Being a paramedic is one of the most varied and rewarding jobs there is. There are so few environments where I could see the beginning of a new life and the end of a life in the same 12 hour shift. I meet people from all walks of life, from the homeless, to patients sat in their own library, and with any imaginable illness or injury.
I think that the perception of what the ambulance service does each day is different to what really happens, and you soon realise that it isn’t all car crashes and cardiac arrests. I reckon that people probably think we spend most of our time bandaging wounds, splinting fractures and defibrillating stopped hearts, but the skill I use most frequently is communication, and I think that surprises most people.
I’ve been really lucky to have a family who have been really understanding about my long obscure shifts, but also have brought me up in such a caring environment, allowing me to take that compassion and care to work with me. A big part of who I am is my warmth, my sense of humour, and my drive to do the right thing, and I definitely take this from my mum and dad.
I love making people smile – I don’t think it’s particularly arrogant to say that I’m quite good at it, and this job was a great way to find even more ways to do that, whether it’s through relieving suffering with medication, or simply cracking a joke to take someone’s mind off their injury briefly. I’m inspired by seeing the difference that such short-term interactions can have on a person.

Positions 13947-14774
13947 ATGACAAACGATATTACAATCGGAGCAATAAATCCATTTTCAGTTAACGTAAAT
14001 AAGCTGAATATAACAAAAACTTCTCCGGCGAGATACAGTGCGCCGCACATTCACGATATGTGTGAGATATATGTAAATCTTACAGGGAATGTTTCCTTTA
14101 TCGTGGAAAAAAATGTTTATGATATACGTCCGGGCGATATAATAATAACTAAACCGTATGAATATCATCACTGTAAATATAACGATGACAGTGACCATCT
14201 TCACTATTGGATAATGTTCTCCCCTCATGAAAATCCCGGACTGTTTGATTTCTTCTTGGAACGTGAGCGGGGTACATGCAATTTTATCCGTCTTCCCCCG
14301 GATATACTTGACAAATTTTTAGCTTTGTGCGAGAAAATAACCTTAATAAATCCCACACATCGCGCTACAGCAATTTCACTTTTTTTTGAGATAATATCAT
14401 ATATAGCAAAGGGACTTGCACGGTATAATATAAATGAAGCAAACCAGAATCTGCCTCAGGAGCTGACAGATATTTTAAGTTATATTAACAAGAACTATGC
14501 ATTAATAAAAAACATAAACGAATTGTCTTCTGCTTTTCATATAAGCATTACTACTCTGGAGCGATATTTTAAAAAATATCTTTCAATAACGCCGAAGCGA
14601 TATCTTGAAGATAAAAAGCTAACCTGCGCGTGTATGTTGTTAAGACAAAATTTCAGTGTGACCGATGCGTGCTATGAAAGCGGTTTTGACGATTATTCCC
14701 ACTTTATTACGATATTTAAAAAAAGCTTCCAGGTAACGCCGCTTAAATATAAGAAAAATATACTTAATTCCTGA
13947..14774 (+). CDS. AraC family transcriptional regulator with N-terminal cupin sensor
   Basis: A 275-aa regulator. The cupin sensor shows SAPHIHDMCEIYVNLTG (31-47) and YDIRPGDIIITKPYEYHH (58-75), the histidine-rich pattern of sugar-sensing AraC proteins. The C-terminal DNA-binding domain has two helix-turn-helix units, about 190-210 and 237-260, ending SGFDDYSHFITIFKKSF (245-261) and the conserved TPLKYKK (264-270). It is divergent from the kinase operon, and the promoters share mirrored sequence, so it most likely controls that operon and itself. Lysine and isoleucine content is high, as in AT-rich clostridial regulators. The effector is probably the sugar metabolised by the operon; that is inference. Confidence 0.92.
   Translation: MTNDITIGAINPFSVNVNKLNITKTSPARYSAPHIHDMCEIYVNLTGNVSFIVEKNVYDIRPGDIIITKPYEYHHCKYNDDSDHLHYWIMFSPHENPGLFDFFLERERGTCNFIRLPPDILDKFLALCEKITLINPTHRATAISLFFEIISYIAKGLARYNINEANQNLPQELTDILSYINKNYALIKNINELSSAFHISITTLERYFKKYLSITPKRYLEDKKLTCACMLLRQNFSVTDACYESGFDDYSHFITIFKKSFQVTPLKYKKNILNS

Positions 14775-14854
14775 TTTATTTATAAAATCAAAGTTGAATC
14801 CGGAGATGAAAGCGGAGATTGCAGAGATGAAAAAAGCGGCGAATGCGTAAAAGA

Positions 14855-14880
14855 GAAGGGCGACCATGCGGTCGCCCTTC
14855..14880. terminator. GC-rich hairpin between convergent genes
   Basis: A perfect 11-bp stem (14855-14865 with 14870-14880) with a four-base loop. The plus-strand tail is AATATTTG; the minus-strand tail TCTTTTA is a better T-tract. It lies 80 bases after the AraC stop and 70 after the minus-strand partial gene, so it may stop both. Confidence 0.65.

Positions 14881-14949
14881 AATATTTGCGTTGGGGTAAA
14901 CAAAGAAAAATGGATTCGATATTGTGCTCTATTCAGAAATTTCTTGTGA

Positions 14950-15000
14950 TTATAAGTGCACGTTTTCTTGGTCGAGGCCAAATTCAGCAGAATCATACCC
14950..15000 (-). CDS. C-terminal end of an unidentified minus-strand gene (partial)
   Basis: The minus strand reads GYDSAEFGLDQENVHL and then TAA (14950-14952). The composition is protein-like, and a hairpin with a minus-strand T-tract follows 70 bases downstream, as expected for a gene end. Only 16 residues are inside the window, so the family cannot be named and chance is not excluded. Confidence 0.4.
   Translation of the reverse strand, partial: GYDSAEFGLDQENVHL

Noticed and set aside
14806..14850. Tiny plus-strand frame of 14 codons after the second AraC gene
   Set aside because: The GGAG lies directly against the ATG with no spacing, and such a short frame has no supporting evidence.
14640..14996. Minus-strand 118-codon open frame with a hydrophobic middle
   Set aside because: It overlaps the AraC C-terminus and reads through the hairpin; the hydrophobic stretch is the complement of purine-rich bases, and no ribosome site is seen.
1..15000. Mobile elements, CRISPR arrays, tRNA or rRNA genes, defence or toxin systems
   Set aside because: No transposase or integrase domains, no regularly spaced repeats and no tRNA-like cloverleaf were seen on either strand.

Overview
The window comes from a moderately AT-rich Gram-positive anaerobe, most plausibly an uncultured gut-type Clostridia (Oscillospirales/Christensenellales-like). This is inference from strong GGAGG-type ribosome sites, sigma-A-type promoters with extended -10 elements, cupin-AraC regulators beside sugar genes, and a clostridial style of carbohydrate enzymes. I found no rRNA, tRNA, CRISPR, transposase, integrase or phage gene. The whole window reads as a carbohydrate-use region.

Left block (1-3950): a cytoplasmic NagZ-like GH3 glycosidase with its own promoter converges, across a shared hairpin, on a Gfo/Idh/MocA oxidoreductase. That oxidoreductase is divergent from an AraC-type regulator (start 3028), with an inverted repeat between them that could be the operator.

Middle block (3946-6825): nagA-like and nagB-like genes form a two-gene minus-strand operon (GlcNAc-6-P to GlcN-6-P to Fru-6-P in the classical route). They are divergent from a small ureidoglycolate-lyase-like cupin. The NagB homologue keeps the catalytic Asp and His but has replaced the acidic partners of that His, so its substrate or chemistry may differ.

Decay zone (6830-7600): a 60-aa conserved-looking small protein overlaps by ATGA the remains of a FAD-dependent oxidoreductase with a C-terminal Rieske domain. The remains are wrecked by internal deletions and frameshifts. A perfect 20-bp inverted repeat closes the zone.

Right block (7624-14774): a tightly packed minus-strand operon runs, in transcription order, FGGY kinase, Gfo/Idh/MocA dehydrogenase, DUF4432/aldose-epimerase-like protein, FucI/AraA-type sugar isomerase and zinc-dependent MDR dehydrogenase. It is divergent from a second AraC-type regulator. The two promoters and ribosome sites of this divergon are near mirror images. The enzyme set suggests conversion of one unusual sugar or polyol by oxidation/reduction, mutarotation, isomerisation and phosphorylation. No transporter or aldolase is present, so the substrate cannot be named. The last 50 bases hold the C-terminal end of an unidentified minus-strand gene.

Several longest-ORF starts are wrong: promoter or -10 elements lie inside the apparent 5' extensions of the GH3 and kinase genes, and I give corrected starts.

The best thing about my job is the variety. I meet so many different people every week, and each one is in a different environment, has a different problem, and has a different life story to tell. We get to see a little snapshot into that story and their life. No one plans for an ambulance crew to arrive, so what we see is so candid and raw – it’s a huge privilege.
One of the hardest things about being a paramedic is the patients you just can’t help. That’s not to say the patients who unfortunately die whilst in our care, but more the people in challenging social situations who are so deeply set in there that they can’t see a way out. There is only so much we can do for each person we meet, and as the saying goes, “You can lead a horse to water, but you can’t make it drink”. These patients often have the biggest impact on me, having to walk away knowing that their situation won’t change, and that we’re likely to see them again in the same or a worse condition.
In November 2017, I created the hashtag #BlueLightHappy, encouraging both the public and my colleagues to share stories of positivity towards emergency services staff. I really feel that it’s helped remind people that we’re human, that we have feelings, and that we react to the things that happen to us. It’s reminded me that a simple “thank you” can really make someone’s day and made me very conscious of thanking people as often as I can.”